Arcade Fire debuted the first single off of their forthcoming album today, but they didn't release it as a simple MP3 file. Instead, the band debuted an interactive short film called "Just a Reflektor" that turns viewers into participants in the video by allowing them to control virtual light sources through their smartphones. The film tracks the phone's physical position through each viewer's webcam, and it uses that position to simulate how it would illuminate the screen. The video changes course eventually, at times using the phone to control light being reflected off of mirrors or projected out of headlights, having the phone's speakers serve as an extra source of sound, or using just the webcam to bring the viewer into the film itself.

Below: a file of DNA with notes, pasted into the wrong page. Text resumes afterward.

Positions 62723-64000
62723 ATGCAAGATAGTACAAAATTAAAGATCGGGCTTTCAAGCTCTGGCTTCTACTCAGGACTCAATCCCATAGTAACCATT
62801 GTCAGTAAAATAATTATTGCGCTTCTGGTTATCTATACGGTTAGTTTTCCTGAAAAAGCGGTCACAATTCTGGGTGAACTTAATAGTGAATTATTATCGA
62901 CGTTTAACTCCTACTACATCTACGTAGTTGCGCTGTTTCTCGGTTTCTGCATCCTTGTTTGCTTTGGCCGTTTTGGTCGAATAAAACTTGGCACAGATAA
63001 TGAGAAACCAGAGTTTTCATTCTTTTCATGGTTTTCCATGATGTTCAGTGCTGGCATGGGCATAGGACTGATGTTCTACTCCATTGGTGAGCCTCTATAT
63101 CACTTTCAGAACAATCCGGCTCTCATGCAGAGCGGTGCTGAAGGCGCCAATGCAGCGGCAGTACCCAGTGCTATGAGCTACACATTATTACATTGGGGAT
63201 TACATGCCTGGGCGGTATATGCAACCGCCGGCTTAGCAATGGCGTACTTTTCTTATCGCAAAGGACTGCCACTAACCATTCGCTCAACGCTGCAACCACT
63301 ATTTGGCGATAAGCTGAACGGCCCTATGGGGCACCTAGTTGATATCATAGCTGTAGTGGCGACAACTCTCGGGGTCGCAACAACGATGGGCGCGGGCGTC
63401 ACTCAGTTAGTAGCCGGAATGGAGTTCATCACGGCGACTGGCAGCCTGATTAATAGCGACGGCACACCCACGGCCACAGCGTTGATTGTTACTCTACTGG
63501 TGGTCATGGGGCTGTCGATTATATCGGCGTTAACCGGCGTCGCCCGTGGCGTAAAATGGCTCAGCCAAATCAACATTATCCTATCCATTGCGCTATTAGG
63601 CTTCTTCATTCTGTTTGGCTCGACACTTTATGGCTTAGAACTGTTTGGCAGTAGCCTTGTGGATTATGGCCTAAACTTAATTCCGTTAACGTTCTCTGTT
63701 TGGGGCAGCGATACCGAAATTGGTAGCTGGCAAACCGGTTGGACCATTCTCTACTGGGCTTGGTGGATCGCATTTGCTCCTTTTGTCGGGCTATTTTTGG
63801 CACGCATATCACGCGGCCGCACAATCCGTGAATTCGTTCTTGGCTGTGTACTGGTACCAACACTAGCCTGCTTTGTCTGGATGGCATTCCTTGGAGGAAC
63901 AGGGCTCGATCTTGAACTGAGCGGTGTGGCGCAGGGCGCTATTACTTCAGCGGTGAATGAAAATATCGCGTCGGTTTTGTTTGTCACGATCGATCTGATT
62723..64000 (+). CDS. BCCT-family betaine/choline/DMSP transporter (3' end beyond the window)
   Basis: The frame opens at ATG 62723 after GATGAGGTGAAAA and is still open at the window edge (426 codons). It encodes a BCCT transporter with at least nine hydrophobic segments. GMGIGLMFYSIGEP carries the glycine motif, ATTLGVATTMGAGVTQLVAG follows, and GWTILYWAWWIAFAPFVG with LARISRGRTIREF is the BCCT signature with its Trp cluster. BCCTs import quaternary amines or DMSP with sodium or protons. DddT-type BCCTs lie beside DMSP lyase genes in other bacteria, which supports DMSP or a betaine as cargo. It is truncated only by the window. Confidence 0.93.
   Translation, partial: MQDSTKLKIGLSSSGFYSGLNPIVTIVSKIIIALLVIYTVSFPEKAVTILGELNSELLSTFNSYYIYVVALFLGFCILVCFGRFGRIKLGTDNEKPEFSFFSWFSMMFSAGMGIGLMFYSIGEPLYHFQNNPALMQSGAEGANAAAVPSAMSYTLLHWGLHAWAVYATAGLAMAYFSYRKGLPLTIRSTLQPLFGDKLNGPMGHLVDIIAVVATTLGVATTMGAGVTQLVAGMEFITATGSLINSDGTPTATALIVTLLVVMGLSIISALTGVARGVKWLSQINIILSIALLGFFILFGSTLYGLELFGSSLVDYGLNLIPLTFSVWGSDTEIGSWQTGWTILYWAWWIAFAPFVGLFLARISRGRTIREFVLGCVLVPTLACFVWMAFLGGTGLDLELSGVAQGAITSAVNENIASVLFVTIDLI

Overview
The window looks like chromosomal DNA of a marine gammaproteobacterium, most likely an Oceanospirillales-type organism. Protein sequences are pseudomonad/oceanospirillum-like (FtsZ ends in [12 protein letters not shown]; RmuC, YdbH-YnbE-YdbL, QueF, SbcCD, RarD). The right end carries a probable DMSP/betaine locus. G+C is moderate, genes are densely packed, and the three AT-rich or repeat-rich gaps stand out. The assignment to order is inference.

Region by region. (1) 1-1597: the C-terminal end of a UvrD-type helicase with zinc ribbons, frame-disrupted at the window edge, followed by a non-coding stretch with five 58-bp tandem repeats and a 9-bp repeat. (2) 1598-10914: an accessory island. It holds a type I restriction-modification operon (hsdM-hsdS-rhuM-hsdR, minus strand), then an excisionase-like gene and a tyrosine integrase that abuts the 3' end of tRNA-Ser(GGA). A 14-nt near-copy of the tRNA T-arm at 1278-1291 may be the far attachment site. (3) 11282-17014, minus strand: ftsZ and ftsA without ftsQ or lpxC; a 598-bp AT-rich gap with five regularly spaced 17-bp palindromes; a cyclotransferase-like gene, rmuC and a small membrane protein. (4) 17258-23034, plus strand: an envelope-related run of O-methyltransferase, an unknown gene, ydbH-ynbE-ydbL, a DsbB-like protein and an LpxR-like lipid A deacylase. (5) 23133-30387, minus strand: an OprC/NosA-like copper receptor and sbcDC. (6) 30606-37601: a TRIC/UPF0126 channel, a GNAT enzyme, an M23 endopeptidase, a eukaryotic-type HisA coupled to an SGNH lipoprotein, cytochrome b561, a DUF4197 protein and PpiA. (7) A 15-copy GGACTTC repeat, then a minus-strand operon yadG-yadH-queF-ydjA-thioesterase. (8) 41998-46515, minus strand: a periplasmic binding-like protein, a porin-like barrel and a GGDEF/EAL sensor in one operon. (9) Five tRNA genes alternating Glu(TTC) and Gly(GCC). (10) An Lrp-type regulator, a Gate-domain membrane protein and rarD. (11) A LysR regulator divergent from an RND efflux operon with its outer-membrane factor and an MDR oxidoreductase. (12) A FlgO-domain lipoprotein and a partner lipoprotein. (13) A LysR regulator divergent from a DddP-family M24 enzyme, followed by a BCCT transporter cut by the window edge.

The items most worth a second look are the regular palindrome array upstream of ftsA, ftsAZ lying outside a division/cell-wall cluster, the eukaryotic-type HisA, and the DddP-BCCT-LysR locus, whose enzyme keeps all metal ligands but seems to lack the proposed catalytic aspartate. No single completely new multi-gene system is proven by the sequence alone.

It's something of a surreal experience for the viewer, which isn't out of line with Arcade Fire's past interactive music videos. The band has also had interactive videos produced for two of its previous singles, "Neon Bible" and "We Used to Wait," the latter of which was part of Google's Chrome Experiments program. "Just a Reflektor" joins that program as well, and even has a page dedicated to explaining the web technologies that it uses to make the whole setup work. It also breaks several of the video's effects out on their own, allowing viewers to tweak how they react and play with them for as long as they'd like.